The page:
The Bureau will establish procedures for providing timely responses to consumers for complaints against or inquiries about a covered person and timely responses by covered persons to the Bureau concerning consumer complaints or inquiries. The Bureau will also establish rules requiring a covered person to respond timely to consumer requests for information concerning the consumer's purchase of a consumer financial product or service.
The Bureau may institute investigations against any covered person, issue subpoenas, make demands for the production of records, commence civil actions, conduct hearings, issue cease and desist orders, and assess civil monetary penalties.
If the Bureau obtains evidence that a person has engaged in conduct that may constitute a violation of federal criminal law, the Bureau will forward the evidence to the United States attorney general, who may institute criminal proceedings.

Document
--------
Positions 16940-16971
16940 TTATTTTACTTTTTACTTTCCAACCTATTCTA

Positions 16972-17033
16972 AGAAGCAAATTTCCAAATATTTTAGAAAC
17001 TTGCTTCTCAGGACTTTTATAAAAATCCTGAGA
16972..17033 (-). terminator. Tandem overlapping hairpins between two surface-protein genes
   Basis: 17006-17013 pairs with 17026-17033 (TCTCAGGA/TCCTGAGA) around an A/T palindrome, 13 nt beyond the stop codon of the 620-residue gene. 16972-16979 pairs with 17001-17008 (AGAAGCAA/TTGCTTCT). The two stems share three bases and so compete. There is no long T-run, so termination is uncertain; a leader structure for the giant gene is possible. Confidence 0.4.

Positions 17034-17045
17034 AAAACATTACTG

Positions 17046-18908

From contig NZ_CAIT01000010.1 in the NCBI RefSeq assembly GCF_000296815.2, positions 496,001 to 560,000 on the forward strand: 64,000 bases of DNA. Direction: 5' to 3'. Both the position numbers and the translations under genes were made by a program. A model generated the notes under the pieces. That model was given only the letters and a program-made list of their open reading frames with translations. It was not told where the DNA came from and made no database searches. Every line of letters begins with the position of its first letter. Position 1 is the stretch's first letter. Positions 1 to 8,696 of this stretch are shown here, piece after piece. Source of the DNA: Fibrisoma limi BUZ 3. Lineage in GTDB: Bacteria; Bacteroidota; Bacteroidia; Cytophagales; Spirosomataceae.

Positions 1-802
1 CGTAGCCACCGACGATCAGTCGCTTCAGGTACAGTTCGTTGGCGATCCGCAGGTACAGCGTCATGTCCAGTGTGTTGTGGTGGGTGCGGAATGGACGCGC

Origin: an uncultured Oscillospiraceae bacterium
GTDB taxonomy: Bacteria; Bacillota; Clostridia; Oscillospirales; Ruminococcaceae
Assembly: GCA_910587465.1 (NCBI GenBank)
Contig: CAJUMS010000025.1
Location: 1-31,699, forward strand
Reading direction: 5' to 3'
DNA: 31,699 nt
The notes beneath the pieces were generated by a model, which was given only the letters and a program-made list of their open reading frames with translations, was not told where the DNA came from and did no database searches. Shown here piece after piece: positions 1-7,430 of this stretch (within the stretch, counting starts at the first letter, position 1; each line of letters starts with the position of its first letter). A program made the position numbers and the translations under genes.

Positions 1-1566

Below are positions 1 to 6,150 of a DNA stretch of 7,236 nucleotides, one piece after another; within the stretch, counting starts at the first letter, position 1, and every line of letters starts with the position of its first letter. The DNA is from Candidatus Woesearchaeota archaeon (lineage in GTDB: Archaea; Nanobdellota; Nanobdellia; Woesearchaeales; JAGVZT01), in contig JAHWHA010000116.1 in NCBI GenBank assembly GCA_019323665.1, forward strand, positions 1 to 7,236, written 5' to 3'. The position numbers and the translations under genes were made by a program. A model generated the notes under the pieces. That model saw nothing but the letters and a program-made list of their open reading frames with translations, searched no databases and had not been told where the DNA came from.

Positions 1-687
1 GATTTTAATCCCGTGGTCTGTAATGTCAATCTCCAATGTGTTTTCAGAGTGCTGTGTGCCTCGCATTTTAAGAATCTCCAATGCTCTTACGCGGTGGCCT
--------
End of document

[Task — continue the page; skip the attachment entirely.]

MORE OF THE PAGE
Organization of the Bureau
The Bureau is an independent agency within the Federal Reserve System that is headed by a director appointed by the President and confirmed by the Senate for a five-year term. In addition to having divisions for research, community affairs and consumer complaints, the Bureau will establish and maintain an Office of Fair Lending and Equal Opportunity, an Office of Financial Education, an Office of Service Member Affairs and an Office of Financial Protection for Older Americans. A Consumer Advisory Board will also be established. This board, which will comprise six members (including experts in civil rights) recommended by the Federal Reserve Bank presidents, is designed to bring a broad spectrum of perspectives together to advise the director of the Bureau.
Day Pitney Attorneys Alfred Marks and Michael Lane co-authored an article, "Spokeo, Inc. v. Robins: An Underutilized Defense Against Claims Brought Under Federal Consumer Finance Statutes," for The Banking Law Journal.
Day Pitney Alert